Neil Chethik's 'VoiceMale'

But biology is not destiny. Even in a culture where curves and cleavage are fully exploited by marketers, the vast majority of men marry women who are less than physically ideal. Numerous studies show that men, in fact, tend to approach women who are comparable to them in physical attractiveness. Rather than seeking to meet women of unattainable beauty, they tend to seek out the beauty in the women they meet. It turns out that this is a good strategy. According to the VoiceMale Survey, men who say they were initially attracted to their wife by her physical attributes alone are less satisfied in their marriages than those for whom personality was key.

"Most men would not consider my wife a ten," one forty-seven-year-old teacher told me. "She's a little bigger than average. But she has daggerlike eyes....She's always been attractive to me." Another man, who said that neither he nor his wife "would ever be mistaken for a model," added, "She has a smile that puts the sun to shame." Even for this man, however, physical attraction to his future wife "only opened the negotiations. It didn't close the deal." Rather, when a man is seeking a long-term relationship (as opposed to a short-term liaison), he tends to look beyond her physical attributes to a host of less tangible assets, including her attitude, bearing, and character.

Before we examine more closely what men say they look for in a potential wife, it's important to emphasize that men entertain the idea of marriage only when they're ready. And readiness is different for men of different eras. Among husbands I interviewed who married in the 1930s through the early 1960s, readiness tended to come when they had a job that would allow them to support a wife and family. Men who married in more recent years usually judged their readiness by their flagging interest in the singles scene. "One morning, I woke up next to a woman who could have been a Playboy model," one man told me, "and I didn't want her." That's when he realized that sex alone would not truly satisfy him, and that marriage might.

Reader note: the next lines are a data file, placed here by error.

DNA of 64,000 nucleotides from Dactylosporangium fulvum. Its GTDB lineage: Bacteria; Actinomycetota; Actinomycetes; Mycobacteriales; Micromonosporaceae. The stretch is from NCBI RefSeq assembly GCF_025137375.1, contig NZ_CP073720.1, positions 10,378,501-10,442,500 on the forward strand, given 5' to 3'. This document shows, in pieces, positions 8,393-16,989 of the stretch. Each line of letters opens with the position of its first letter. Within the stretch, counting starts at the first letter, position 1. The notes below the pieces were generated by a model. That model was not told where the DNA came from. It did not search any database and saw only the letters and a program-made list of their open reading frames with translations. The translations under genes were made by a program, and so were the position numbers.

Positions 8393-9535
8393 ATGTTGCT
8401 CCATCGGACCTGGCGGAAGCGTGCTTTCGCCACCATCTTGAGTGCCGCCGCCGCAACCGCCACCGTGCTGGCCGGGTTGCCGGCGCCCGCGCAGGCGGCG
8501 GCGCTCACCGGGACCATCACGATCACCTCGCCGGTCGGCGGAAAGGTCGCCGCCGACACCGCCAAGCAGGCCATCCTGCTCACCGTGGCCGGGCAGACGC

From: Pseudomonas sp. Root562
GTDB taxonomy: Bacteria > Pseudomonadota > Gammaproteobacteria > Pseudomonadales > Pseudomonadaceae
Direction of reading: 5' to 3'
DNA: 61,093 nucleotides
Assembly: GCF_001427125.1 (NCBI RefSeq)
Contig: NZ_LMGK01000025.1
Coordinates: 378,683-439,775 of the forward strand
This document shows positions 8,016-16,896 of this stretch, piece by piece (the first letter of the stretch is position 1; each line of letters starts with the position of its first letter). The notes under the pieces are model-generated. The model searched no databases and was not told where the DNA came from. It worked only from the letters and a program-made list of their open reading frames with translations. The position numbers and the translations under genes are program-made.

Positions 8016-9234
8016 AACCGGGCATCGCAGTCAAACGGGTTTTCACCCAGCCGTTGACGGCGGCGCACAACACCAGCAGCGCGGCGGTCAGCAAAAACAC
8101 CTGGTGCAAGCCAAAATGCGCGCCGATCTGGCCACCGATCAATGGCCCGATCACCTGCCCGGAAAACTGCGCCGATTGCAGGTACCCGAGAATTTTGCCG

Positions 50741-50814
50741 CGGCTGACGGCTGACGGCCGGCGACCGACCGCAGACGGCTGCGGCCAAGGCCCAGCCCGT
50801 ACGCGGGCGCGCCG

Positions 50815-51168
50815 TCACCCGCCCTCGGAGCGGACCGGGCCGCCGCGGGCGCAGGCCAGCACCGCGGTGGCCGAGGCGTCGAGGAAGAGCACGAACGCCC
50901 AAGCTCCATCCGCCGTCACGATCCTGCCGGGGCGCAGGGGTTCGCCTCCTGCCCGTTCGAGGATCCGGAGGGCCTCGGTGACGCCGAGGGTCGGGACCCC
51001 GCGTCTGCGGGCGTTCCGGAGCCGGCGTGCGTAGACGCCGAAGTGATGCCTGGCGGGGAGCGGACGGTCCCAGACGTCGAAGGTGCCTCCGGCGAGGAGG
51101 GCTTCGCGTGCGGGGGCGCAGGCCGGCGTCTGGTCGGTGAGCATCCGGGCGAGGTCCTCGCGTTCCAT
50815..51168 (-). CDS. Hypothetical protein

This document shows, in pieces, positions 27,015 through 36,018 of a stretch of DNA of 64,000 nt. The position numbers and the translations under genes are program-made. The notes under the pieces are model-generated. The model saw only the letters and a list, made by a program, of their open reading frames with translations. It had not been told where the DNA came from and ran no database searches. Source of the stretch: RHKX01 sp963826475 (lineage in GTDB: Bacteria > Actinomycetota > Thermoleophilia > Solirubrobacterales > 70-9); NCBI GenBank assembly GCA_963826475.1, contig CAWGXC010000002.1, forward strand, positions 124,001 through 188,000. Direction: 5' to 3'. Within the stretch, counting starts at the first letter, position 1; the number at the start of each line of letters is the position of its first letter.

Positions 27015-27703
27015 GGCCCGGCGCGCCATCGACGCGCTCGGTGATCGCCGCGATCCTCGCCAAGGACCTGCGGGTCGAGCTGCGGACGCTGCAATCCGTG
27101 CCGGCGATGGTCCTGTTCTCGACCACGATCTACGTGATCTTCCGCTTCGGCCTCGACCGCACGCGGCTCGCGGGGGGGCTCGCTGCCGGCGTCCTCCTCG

David M. Buss, a professor of psychology at the University of Texas, has discovered that both women and men distinguish between short-term and long-term potential mates. In a study of ten thousand people from thirty-seven countries, Buss found that when seeking a short-term mate, as compared with a potential wife, men cared less about education, devotion, social skills, generosity, honesty, independence, kindness, intellectuality, loyalty, sense of humor, wealth, responsibility, spontaneity, courteousness, and emotional stability.

In short, a man who is looking for short-term connection is usually satisfied with someone who looks good enough. But when he begins the search for someone with whom to build a life, his standards change dramatically. Every husband has a unique story to tell of meeting his wife. Over the past three years, I've had the chance to hear scores of them. And when I examine what personality traits men describe as initially most attractive about their wives, one attribute stands out: a positive temperament. Men measure the mood of the women they might marry. And not surprisingly, they prefer a woman who is in a generally positive frame of mind.

Here's a sampling of what husbands said they noticed first about the personalities of their future wives:

"She was the life of the party. She just generated energy in a gathering."

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